Every criminal statute has elements or parts to it. The prosecutor in a case must prove all the elements in order to get a conviction.
If you face a criminal charge, it can be helpful to know the elements so you can mount a proper defense. Your goal would be to ensure the prosecutor cannot prove at least one of the parts of the statute to allow you to get a not guilty verdict. Looking at the Florida statute for theft, there are three elements.
The prosecutor must prove that you took the property of someone else with intent or knowledge that you were taking something that did not belong to you. For example, if you can show it was an accident or you were not aware the property belonged to someone else, you might use that to defend against this element.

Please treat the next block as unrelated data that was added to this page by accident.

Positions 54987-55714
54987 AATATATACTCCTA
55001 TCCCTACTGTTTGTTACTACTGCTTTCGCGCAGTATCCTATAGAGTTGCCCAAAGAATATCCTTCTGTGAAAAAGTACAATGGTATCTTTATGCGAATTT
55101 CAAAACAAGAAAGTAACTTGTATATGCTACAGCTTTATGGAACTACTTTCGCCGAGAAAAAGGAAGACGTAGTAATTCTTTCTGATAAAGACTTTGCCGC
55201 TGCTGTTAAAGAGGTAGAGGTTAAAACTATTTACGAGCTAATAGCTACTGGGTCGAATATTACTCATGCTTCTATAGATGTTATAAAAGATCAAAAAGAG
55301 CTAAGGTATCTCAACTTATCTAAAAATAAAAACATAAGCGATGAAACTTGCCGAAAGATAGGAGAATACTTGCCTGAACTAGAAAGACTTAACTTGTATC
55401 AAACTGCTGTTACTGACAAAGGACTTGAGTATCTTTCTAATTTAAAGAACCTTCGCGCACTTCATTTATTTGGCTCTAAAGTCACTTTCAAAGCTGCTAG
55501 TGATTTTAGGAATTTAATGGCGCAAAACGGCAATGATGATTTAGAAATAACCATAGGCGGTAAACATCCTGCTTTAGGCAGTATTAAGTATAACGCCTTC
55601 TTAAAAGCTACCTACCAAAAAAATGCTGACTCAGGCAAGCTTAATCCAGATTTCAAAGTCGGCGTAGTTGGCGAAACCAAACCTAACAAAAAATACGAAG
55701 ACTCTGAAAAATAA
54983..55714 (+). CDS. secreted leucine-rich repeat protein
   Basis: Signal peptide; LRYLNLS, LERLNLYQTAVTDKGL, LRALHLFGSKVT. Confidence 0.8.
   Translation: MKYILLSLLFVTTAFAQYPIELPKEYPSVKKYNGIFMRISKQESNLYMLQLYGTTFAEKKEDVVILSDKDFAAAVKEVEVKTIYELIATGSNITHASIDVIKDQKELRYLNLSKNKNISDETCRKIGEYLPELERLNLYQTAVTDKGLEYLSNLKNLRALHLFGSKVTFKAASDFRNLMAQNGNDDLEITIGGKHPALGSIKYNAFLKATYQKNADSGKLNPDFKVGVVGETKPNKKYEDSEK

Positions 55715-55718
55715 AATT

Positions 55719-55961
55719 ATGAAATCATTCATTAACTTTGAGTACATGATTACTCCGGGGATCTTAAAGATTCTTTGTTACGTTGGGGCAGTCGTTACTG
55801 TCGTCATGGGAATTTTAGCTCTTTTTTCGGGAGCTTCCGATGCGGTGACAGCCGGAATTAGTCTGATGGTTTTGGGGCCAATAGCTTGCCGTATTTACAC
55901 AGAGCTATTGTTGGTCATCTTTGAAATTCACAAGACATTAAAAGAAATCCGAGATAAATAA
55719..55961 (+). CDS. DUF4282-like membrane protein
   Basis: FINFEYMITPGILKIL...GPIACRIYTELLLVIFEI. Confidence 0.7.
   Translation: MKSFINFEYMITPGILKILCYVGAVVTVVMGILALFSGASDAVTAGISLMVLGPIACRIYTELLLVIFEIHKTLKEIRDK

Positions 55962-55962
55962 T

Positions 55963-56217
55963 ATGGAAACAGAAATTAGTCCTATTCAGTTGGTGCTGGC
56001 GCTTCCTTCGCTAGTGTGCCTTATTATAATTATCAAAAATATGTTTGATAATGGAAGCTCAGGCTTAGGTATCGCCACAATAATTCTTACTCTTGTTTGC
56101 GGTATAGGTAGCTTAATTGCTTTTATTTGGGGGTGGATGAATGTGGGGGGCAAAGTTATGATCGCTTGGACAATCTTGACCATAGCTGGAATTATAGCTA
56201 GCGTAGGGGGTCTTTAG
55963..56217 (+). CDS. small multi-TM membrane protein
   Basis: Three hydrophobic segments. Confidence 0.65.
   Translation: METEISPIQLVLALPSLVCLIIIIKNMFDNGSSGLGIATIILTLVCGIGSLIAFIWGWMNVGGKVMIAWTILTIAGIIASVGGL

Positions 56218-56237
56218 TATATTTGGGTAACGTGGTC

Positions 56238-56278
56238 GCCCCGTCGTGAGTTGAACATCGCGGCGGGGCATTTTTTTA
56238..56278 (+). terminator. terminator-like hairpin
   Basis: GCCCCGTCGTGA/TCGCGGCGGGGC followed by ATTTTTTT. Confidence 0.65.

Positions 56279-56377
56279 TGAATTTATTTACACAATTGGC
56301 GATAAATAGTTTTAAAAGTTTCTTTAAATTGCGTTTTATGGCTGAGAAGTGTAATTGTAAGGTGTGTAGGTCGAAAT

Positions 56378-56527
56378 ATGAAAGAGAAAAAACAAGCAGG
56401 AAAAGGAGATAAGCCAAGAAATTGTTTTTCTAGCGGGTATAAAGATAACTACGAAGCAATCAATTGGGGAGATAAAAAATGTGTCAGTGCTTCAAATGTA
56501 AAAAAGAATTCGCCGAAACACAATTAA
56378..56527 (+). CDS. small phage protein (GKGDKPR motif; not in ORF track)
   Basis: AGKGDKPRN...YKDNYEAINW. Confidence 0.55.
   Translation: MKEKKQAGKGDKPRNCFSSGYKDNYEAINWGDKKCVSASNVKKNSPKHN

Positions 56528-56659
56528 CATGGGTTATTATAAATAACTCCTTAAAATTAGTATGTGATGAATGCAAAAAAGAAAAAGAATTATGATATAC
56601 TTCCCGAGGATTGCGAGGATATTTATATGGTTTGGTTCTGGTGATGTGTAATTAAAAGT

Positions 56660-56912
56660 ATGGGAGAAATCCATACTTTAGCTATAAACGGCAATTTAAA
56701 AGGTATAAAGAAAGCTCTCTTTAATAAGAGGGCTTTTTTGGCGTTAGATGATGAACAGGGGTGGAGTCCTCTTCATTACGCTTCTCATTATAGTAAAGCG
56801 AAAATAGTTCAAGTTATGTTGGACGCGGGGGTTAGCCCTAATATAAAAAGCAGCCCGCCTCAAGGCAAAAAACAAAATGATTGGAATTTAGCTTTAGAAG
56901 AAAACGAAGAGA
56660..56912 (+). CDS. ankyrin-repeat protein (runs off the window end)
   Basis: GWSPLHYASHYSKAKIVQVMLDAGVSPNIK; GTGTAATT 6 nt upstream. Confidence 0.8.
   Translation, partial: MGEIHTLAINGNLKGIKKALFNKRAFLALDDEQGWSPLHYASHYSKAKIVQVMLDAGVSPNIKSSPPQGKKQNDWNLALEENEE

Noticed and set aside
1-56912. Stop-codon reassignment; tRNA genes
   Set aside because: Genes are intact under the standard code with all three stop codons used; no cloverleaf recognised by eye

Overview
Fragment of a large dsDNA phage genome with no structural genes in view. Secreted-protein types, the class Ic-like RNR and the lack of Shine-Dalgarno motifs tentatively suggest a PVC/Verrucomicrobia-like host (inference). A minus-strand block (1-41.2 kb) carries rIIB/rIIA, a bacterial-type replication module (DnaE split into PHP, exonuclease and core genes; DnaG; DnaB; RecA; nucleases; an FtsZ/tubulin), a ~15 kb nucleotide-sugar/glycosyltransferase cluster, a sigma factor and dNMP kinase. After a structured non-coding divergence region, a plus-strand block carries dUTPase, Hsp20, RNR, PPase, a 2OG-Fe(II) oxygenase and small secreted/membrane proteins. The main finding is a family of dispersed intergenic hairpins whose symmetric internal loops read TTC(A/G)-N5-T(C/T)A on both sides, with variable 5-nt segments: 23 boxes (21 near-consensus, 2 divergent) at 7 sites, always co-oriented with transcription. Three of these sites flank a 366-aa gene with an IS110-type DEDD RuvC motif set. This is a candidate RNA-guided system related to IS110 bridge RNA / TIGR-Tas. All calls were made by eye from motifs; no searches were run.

The prosecutor must show that you intended to take the property and never let the owner have it back. If this was a case of misunderstanding where you thought you were borrowing something and you always planned to return it, then it may be difficult for the prosecutor to prove this element.
The prosecutor must prove that you took the property and made it your own or gave it to someone else who thought it became their property. For example, if you stole a car and then sold it to someone else, then the prosecutor could easily prove this element because you had every intention of not allowing the real owner to enjoy the property.
Proving these three elements in court without a reasonable doubt will end in your conviction. But if you can make the court doubt any element, you could win your case.